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    • Erik Danielson says

      Hi Upstater,

      The diameter is just 31.3 inches. Not a “large” tree in the broader sense- just very tall.

    • Erik Danielson says

      The DBH of the widest currently known single-stem white pine in NY is 5.12 feet, in the McKenzie Mountain Wilderness. That tree is a bit shorter at 141 feet tall.

  1. E.N. Woodcock says

    I remember reading about white pines in the Conewango Valley region of N.Y. Reaching heights of over 200’ in the early days. Wonder what the tallest ever recorded is?

    • Erik Danielson says

      Heights of up to 240′ have been claimed but weren’t substantiated. The tallest reliably measured in the modern era was 207 feet in the Smokies, before its top broke. I live in the Conewango Valley region and have read some log and stumpage reports from the 19th century that support claims of trees 180-200 feet tall being logged out of the valley. The combined geology, hydrology and topography of that area realistically may have grown some of the tallest white pines that ever grew. Not too far away is Cook Forest, where the tallest white pine in the northeast once stood 184 feet tall, and before they were logged and farmed those valley bottoms would have been even more favorable for tall trees than the habitat found at Cook Forest.

  2. Matt Finley says

    Hello. My property in Bolton has many very tall pines, although some have been logged. I would like to know where you found this largest tree, especially if it was on my property 3 miles south of Bolton Landing. Thank you.

    • Erik Danielson says

      Hi Matt,

      This tree is on public land within the Lake George Wild Forest north of Bolton Landing.

    • Erik Danielson says

      It’s not a very wide tree- the record it sets is for height only. The word “largest” can be confusing in this context.

  3. Daniel Holtje says

    The tallest and largest DBH White Pine’s in the Adirondacks can be found in what is known as the “Kings Forest” near Paul Smith’s College. The grove of trees were set aside back in the late 1700’s by the King of England for mast’s of ships. There were about 50+/- of these tress back when I attended PSC in the late 1980’s. It took four of us to, with outstretched arms, to get around the base of the tree. The DBH was about 6′. About ten years ago I took a hike back into the section of woods where I was still able to locate a few of those massive trees. I believe you have to cross private property to get there now, so ask permission before trekking through the woods.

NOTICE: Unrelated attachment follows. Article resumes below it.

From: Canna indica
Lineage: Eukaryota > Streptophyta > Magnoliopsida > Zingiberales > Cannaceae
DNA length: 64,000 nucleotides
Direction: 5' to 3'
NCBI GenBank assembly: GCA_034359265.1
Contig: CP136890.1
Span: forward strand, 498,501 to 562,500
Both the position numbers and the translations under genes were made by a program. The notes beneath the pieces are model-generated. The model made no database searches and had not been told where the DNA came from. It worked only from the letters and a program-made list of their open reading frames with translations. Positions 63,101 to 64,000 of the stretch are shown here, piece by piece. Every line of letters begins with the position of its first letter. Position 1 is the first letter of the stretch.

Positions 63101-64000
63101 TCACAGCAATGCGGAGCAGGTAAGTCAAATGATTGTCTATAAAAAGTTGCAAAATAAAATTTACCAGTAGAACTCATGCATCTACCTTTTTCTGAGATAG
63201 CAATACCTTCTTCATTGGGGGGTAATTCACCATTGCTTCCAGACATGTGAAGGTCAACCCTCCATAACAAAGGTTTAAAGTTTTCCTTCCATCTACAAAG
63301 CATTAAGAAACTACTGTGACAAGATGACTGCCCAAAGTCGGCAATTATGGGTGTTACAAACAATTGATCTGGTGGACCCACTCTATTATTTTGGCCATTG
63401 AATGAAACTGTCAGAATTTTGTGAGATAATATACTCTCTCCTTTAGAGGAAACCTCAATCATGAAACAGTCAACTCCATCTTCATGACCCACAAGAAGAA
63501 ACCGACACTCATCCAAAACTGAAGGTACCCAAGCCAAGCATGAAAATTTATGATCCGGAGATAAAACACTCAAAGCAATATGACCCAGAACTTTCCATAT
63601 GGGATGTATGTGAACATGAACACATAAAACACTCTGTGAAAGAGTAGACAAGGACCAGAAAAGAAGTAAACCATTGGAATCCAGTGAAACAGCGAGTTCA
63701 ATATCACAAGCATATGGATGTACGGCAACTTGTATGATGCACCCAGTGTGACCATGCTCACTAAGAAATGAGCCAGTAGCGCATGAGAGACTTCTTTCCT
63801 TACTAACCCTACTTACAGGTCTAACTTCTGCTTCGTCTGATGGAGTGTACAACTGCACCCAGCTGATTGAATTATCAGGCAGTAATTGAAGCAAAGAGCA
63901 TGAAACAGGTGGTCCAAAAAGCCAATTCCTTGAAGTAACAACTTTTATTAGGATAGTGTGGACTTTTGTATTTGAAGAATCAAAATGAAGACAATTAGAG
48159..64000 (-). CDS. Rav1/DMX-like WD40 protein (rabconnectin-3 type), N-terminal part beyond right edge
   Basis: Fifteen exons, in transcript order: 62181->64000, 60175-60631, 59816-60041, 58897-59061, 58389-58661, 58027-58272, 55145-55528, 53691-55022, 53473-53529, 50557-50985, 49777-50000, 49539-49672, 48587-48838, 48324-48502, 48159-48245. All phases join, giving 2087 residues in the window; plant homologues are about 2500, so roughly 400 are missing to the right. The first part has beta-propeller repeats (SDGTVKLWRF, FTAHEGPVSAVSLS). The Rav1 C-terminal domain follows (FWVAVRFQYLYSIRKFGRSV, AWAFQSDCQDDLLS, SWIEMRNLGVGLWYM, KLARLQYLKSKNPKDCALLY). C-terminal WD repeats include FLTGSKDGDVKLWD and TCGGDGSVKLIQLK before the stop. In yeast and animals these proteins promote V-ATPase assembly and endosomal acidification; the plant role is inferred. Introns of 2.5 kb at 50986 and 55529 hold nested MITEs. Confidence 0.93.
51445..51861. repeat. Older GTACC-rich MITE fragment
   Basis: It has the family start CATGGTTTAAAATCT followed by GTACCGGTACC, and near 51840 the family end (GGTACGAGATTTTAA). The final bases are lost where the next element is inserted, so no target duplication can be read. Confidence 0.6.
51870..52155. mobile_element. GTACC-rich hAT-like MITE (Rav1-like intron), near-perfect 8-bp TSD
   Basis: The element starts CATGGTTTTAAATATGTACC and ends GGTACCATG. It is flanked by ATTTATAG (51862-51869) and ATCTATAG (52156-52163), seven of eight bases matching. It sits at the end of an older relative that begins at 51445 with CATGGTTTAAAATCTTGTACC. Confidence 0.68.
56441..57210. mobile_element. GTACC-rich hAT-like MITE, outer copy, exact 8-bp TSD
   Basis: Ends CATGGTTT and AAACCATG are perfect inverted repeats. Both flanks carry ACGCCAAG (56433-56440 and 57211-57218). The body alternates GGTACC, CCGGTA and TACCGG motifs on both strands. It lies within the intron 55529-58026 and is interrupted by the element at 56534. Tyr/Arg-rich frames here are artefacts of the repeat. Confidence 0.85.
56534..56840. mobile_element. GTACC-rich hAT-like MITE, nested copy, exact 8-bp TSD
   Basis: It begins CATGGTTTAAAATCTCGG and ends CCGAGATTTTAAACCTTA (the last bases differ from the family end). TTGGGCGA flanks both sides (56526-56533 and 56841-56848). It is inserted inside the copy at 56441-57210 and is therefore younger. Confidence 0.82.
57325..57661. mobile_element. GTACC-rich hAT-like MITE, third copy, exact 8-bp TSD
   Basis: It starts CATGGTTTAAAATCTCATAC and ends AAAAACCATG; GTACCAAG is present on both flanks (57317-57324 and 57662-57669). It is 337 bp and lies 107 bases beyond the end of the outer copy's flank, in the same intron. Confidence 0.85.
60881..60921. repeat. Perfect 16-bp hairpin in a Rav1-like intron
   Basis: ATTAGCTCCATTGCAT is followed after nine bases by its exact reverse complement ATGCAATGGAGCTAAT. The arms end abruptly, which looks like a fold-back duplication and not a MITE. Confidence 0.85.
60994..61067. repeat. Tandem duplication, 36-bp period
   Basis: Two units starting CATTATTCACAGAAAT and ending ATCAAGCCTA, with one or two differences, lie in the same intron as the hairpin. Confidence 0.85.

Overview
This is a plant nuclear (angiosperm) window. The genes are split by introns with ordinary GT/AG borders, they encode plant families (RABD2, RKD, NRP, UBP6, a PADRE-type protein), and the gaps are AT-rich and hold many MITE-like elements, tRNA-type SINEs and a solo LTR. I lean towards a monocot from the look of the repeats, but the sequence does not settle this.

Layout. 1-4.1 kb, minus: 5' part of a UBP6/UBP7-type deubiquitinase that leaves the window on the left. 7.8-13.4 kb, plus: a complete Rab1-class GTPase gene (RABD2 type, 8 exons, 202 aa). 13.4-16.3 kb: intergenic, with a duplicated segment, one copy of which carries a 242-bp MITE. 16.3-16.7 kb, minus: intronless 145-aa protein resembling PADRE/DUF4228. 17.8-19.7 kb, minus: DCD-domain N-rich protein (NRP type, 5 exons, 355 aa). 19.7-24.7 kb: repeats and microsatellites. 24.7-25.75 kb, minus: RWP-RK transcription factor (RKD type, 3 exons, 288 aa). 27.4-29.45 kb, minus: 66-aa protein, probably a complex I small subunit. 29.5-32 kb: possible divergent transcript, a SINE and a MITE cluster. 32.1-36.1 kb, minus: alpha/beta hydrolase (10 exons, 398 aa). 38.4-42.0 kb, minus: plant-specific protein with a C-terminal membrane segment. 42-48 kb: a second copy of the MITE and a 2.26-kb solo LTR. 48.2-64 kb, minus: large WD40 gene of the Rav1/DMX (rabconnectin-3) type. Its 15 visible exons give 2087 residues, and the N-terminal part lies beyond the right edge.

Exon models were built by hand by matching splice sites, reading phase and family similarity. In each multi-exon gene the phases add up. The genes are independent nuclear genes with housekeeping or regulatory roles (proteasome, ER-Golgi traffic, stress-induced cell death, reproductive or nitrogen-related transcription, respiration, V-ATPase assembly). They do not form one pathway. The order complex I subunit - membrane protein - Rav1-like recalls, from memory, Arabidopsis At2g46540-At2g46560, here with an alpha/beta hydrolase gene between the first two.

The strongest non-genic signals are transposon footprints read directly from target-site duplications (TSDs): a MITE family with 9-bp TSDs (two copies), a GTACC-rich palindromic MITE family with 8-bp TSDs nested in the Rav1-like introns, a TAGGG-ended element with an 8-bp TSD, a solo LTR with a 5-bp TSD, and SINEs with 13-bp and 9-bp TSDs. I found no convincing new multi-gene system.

• Erik Danielson says

      Hi Daniel,

      The grove at Paul Smith’s is well known, and is one of the most impressive collections of large pines all in one place to be found in the Adirondacks. However, individual trees of greater height (such as this one) as well as of greater DBH are now known from other groves in the park.

  4. Matt Novak says

    I know of some much larger pines on state land in Essex County, certainly much larger girth anyway. Three grown men can put their arms around this tree and not touch hands.

  5. Ben says

    John and Daniel- the Native Tree Society measures trees all over the state. I’m sure they would know if the well known tall trees in Paul Smiths are taller. Interesting to read your comments though. Cheers..

  6. Whacker says

    Sorry to say, but the tallest White Pine in New York is located in the Hoffman Notch Wilderness in Schroon just past Cobble Hill on the way to the southern approach to Bailey Pond. Not hard to find if you get back in there. Best public approach would be to go to Bailey Pond and then go to the southern end of the pond facing Hayes Mountain, and follow the southern drainage out of the pond while staying on the eastern side. It’s before you get to the marsh directly in front of the cliffs to Hayes Mountain.

    • Erik Danielson says

      Whacker, that looks like a great area. That said, the tallest trees in the location you described are not much over 130 feet tall. Perhaps you’re describing a tree that has a very large trunk that really stood out to you for that reason? Trees with big trunks are not always very tall. Accurately determining height requires specialized equipment or making a climb.

      • Whacker says

        Thanks for your reply Erik, but why let facts get in the way of a good story! It’s my local favorite anyway and always a good day in the woods to come across it. Keep up the good work.

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